Earlier this month, speaking to 329 members of the Owen Graduate School of Business Class of 2017, Nasdaq CEO Adena Friedman recalled the recent past. A ‘93 Owen alum, Friedman fondly remembered her time as a student, dropping references to AOL floppy disks, Mrs. Doubtfire, and Meatloaf’s biggest hits. Beyond Friedman’s nostalgic flair, her commencement speech also emphasized how important innovation will be for Owen’s new MBAs.
As the Class of ‘17 graduates ready to forge their paths, the school is shaping its own future in a vibrant way. Just in time for commencement, the business school officially completed the newly renovated H. Laird Smith Courtyard. The changes may appear to be solely physical, but a reinvigorated Nashville campus expands what current and future students can do together.
A collaboration among the campus planning department, the Owen Student Government Association (OSGA), and university landscape architect Robert Waits, the $100,000 renovation project—courtesy of the Henry Laird Smith Foundation—was designed with student interests in mind. Matthew Brown, vice president of operations for the OSGA, spoke about his role in the project.
“My committee and I were invited by Dean [M. Eric] Johnson and his administration to represent our classmates by providing input regarding the needs and desires for the courtyard as well as provide feedback on designs presented by Owen’s architects,” Brown said in an interview. “We specifically spent time asking classmates their opinions to gather a general consensus for the direction of the project. We found that students loved the courtyard, but it has long needed to be more functional for studying and hosting events, needed to be more easily accessible from the lobby, and needed fresh landscaping. We are fortunate to have dedicated alumni such as the Smith family who continue to give back to our community and enable us to make these much needed improvements.”
The revitalization of the area was done with nature in mind, Brown continues. “One of the most appealing aspects of Nashville is the outdoor nature of the city.” The campus itself features a centralized arboretum with more than 6,000 different kinds of trees and other types of flora. The courtyard within works as an extension of the naturalist surrounding.
“The courtyard,” he adds, “is a natural extension of the physical space at Owen for students to enjoy the natural beauty of the outdoors. Improving this space will only add more access to opportunities for outdoor studying, meeting, and social events particularly underneath the colors of the fall foliage or the sun of the warm spring afternoons.”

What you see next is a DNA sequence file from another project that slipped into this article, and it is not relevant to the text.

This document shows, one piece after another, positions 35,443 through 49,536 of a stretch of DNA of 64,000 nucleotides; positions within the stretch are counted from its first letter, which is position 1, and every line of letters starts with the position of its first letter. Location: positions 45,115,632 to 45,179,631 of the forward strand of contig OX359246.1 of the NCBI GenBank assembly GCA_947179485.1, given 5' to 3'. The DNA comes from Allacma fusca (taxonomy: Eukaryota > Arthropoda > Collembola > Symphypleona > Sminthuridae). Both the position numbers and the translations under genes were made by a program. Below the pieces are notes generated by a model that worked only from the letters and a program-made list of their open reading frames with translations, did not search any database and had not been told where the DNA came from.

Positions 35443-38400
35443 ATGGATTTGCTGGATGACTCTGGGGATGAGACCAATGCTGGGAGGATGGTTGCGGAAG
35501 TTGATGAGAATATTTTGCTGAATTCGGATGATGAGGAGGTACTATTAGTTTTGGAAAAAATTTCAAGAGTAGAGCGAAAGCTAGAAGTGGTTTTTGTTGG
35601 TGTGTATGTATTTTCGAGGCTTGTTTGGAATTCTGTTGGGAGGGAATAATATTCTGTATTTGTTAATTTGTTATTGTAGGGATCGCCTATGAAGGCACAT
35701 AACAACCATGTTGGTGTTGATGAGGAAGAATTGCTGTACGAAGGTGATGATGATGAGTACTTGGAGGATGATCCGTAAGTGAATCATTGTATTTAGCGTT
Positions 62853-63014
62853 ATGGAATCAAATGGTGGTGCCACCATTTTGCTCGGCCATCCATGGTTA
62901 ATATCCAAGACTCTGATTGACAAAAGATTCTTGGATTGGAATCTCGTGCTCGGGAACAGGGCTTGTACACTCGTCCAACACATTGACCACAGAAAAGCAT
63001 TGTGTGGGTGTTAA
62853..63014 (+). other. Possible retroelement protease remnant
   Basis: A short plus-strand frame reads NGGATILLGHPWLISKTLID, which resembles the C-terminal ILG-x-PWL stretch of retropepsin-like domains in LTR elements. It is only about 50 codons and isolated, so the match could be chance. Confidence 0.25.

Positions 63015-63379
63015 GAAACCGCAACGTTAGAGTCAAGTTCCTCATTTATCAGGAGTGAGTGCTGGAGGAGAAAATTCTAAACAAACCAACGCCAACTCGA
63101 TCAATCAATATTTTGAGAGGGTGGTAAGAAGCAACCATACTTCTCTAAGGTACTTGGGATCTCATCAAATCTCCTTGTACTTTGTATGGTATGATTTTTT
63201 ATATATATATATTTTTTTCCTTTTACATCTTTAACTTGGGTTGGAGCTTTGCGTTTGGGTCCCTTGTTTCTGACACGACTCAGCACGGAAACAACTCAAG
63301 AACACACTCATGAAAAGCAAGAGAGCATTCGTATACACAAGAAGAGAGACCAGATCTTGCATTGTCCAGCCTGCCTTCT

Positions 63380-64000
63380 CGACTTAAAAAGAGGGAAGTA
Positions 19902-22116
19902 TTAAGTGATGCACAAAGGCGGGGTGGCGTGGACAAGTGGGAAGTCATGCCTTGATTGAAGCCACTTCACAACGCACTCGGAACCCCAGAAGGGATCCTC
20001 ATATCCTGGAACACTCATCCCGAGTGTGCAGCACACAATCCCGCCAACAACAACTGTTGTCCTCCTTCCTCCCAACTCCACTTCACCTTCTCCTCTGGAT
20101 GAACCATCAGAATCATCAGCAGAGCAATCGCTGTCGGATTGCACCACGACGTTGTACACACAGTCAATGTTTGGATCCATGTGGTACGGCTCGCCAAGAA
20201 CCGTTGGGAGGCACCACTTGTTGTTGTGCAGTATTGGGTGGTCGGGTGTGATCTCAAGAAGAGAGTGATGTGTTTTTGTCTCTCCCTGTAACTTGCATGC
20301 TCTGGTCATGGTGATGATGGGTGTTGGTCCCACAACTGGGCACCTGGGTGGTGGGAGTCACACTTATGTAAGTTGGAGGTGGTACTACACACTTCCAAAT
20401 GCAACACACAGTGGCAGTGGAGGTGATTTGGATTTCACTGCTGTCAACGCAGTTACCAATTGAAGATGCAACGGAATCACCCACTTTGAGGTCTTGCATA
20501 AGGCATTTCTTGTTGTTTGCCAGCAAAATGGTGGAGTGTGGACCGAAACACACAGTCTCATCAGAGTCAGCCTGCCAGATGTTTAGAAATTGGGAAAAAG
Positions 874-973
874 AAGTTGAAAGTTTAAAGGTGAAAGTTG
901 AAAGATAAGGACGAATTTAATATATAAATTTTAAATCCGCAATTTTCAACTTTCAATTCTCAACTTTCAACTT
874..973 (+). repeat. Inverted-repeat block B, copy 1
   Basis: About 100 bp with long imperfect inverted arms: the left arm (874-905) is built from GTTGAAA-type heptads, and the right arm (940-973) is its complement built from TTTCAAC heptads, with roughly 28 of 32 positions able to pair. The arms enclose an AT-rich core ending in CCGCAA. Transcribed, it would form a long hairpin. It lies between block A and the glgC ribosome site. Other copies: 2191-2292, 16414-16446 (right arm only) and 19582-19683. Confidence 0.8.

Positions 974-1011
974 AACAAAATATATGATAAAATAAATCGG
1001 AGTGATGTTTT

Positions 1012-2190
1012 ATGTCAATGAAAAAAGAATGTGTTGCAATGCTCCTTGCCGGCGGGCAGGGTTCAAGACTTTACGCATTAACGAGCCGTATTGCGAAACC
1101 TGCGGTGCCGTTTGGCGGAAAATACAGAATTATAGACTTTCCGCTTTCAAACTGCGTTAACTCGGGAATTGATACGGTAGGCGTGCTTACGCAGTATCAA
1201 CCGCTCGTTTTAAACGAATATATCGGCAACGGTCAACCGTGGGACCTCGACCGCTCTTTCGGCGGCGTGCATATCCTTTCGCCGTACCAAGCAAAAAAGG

There’s structural unity to the idea of working and studying outdoors, flipping the traditional university indoor-only setting. Over the past several years, studies have found significant improvements in learning habits and test scores when students utilize mixed indoor and outdoor study environments. In addition to bolstering academic performance, the prevailing hope is that this new space will also foster a community identity at Owen.
“Projects such as these,” Brown continues, “happen only once every decade or so, and getting the design right is very important as it has the potential to improve the quality of student life which in turn drives a better community.”
Owen has other community-building initiatives in the works. Through a significant alumni gift, the school is also renovating the Walker Management Library, which Brown also worked on with the Owen administration. The transformation of the 35-year-old building incorporates many of the same open-space concepts as the courtyard. The first floor features a subdued, yet large fireplace, bringing naturalist and community concepts into full view, while the overall structure of the building will be minimally altered to reduce noise. The library is set to reopen this fall.
On the news of the library renovation, Dean Johnson spoke about the collaborative community he hopes to continue building, stating in a press release, “This major renovation will transform the library into a hub of discovery and collaboration. As a focal place for gatherings big and small, the library will take on a new role within the Owen community.
The bright, vibrant Owen community was on full display with the unveiling of the H. Laird Smith Courtyard, with students, faculty, and staff coming together just days before the official Owen commencement. Those in attendance were treated to a literal wall of donuts, catered meals, and speeches from students and faculty alike, showcasing a diverse wave of personalities and backgrounds all interested in one the same thing: the shared present and future of the Owen Graduate School of Business.